Reversing the Pandemic's Education Losses
When schools around the world moved online due to COVID-19, children in developing countries suffered the most. Even though digital learning does not produce the same outcomes as in-person education, technology used effectively can close educational gaps and prevent learning loss.
WASHINGTON, DC – As the third year of the COVID-19 pandemic approaches, classrooms remain fully or partially closed for as many as 647 million schoolchildren around the world. Even where schools have reopened, many students continue to lag behind.
It is now abundantly and painfully clear that children have learned less during the pandemic. According to World Bank estimates, pandemic-related school closures could drive up “learning poverty” – the share of 10-year-olds who cannot read a basic text – to around 70% in low- and middle-income countries. This learning loss could cost an entire generation of schoolchildren $17 trillion in lifetime earnings.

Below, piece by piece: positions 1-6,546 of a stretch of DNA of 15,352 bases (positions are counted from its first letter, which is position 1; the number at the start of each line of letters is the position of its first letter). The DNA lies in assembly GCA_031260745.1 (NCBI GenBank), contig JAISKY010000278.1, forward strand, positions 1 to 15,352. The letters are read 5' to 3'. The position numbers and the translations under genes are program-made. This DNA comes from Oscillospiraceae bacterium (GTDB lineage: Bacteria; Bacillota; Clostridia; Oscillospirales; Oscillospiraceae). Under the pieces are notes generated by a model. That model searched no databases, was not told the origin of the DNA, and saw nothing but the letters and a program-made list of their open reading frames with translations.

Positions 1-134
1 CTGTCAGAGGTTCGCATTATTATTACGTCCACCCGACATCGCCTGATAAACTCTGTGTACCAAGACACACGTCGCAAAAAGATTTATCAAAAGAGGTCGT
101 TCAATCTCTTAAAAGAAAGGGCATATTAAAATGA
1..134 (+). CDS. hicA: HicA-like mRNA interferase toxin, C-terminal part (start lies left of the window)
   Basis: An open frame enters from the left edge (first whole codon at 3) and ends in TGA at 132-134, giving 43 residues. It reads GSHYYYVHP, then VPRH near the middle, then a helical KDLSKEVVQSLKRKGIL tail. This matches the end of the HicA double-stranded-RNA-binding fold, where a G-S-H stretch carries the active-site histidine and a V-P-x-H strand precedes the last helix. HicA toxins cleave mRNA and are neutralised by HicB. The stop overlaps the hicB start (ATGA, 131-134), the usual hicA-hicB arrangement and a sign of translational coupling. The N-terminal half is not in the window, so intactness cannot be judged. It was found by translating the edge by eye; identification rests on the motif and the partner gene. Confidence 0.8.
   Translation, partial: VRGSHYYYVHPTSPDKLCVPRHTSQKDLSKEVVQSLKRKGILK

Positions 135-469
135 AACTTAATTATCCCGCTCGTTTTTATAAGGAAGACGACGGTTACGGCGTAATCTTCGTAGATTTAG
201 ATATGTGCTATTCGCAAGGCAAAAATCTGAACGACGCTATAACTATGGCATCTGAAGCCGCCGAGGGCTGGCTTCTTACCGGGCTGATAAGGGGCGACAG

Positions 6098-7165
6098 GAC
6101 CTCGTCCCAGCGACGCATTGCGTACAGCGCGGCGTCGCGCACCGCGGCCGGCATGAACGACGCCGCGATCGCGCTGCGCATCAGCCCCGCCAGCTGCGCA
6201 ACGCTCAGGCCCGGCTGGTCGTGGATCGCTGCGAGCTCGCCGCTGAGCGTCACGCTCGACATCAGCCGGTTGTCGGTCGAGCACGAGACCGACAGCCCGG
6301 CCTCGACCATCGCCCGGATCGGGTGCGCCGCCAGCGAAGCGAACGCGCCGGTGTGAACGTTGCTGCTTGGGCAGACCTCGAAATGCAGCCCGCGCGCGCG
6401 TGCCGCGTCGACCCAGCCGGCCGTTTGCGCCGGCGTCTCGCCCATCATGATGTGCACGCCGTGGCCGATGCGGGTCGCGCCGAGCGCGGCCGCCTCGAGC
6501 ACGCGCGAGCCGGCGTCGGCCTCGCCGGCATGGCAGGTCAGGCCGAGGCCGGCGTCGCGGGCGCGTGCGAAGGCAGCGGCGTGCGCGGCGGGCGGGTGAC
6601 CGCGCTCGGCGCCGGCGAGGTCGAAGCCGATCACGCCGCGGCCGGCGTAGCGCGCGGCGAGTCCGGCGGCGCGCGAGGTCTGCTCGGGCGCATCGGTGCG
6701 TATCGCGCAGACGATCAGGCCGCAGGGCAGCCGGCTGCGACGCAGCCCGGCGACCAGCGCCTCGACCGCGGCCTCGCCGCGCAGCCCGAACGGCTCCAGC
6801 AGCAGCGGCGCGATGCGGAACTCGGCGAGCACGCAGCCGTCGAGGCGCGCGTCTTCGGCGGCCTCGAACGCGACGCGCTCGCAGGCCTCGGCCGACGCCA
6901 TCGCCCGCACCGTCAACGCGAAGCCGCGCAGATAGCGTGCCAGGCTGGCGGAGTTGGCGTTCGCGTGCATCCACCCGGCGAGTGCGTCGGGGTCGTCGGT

As the Omicron variant takes hold, more governments may be tempted to close schools. Without the online infrastructure in place to support learning, doing so would extend the educational losses and deny children the many other benefits of daily school attendance, like the possibility to connect with classmates and develop social skills for personal growth. Interactions with teachers and peers are essential to develop the abilities necessary to work collaboratively. Being part of a class promotes a sense of belonging and helps build self-esteem and empathy.